Not having a clue as to how Sony have integrated their Focus system into the rest of the camera, I am a bit behind the 8 ball, but may I suggest you revert to 60i shooting for the next session and see how things pan out (er, sorry about the pan, er, pun).

In reality, 60p may sound fantastic, but there are downsides, and just because it can do it is no reason for you to use it.

Anyway, just for the process of elimination, can the p and revert to i, is my suggestion (upside: save you a shed load of file space and sheer buggering about later as well).

Hope you're enjoying the Vinten VB, BTW.

Catch you later.


Allan Black January 7th, 2012 10:56 PM

Re: Expodisc and WB
I can't see the Expodisc causing your focus problem either.

But which ExpoDisc did you use, the clip on neutral or warm version? I remember their site recommending you buy a 'large' disc to cover all your lens sizes. In my case that won't work because the large lens hood would block the E disc from being held right up against the face of the lens. I'd have to take the hood off to use the E disc successfully.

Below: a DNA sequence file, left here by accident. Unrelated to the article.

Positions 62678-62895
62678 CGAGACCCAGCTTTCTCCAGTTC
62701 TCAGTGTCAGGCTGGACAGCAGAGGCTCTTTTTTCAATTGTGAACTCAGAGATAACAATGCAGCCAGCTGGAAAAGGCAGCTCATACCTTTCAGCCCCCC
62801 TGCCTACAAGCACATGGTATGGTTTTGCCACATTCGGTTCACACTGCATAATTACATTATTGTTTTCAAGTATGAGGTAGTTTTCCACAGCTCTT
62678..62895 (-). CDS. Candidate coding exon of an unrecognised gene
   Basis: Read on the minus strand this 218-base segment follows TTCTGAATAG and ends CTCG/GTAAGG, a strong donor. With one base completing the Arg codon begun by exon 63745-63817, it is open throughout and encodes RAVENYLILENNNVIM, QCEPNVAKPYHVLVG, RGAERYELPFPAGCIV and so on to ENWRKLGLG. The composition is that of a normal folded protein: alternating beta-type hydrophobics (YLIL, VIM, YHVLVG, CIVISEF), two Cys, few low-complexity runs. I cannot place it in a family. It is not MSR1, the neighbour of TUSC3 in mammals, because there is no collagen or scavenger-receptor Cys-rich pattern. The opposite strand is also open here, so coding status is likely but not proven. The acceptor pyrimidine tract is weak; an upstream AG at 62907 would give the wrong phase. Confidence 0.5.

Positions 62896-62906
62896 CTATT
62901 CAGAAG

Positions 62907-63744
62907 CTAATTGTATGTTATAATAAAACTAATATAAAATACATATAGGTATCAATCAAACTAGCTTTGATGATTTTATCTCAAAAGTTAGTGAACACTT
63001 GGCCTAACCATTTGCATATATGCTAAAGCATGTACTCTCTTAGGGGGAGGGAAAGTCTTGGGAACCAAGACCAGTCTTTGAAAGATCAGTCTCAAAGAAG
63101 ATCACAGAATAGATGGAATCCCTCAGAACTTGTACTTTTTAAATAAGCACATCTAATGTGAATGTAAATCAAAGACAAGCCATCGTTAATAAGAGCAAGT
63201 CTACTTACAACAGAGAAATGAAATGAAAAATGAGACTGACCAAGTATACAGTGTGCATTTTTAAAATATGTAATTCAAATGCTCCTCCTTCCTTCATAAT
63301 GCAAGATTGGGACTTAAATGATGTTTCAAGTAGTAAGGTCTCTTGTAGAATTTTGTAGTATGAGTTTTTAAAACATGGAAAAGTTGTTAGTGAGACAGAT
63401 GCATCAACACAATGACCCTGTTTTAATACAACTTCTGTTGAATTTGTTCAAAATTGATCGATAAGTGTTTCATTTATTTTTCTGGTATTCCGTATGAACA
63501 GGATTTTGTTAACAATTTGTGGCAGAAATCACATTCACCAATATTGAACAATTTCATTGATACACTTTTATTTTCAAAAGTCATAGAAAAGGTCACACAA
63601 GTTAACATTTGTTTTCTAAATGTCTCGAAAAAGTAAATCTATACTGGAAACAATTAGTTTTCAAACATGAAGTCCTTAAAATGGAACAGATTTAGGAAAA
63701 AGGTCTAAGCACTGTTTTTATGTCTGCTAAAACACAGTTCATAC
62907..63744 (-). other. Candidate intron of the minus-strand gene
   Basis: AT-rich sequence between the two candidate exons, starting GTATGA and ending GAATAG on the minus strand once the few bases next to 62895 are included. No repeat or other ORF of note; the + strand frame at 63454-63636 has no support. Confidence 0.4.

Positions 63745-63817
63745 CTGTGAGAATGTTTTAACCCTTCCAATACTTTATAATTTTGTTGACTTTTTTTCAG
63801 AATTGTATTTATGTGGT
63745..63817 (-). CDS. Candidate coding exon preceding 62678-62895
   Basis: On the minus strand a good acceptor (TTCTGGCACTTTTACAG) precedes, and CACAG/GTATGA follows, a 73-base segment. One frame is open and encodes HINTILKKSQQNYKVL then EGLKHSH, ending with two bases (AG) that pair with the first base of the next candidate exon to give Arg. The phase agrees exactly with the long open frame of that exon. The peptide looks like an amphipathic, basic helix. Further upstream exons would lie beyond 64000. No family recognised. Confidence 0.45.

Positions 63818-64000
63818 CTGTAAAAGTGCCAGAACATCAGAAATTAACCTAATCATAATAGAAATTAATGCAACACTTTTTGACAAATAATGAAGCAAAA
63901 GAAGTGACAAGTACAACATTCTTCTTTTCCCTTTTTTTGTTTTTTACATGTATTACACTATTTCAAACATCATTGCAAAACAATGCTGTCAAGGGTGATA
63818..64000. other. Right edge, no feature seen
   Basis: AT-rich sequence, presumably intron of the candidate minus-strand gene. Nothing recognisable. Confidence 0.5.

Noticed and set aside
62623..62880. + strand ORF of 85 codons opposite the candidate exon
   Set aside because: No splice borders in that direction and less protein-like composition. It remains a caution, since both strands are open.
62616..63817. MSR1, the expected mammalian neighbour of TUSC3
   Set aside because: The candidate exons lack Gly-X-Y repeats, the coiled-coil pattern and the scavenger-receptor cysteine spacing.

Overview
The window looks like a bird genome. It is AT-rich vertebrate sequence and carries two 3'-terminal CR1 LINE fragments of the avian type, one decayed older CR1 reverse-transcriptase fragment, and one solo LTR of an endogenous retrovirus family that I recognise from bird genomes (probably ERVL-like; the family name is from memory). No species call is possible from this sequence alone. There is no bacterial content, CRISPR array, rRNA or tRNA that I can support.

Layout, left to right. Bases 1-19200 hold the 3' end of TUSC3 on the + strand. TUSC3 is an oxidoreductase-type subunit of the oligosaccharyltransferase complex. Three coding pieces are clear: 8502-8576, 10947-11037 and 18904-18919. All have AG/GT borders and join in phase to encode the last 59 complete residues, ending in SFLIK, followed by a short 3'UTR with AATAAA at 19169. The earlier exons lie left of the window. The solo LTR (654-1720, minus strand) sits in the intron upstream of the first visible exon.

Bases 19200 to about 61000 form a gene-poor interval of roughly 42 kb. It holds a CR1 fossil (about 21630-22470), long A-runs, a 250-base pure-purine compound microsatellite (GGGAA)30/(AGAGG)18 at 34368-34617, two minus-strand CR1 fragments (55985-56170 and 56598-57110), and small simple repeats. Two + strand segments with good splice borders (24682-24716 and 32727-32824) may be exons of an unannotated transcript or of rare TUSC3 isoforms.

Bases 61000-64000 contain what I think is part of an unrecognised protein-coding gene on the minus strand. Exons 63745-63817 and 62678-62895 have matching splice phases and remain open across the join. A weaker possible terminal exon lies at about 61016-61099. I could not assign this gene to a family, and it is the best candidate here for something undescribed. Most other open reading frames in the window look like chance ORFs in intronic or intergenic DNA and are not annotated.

But I find my clip on neutral vers. is great for mixed lighting, when it changes 'too much' I need to rebalance the WB.

If yours is a clip on neutral, I suggest you double check your cam settings then run more trials with it prior to your next use.


Richard Davidson January 8th, 2012 08:53 AM

Re: Expodisc and WB
When you don't know anything it is easier to make assumptions so I did. I have been shooting several games using the 60P and not had the focus issues like yesterday. The expodisc is a "warm" instead of the "neutral" but I thought I would try it and see if it made things better (overall as to the light conditions it did). As to the focus issue I was hoping in a sense that the WB could have created an issue with focus but had no real basis for that assumption. Right now I do not have a hood on the camera so I was able to cover the entire lens with the disc.

I reset the camera after the game yesterday and put all new settings into it. Maybe it has developed an issue with the focus, after all things do break but I will see next game.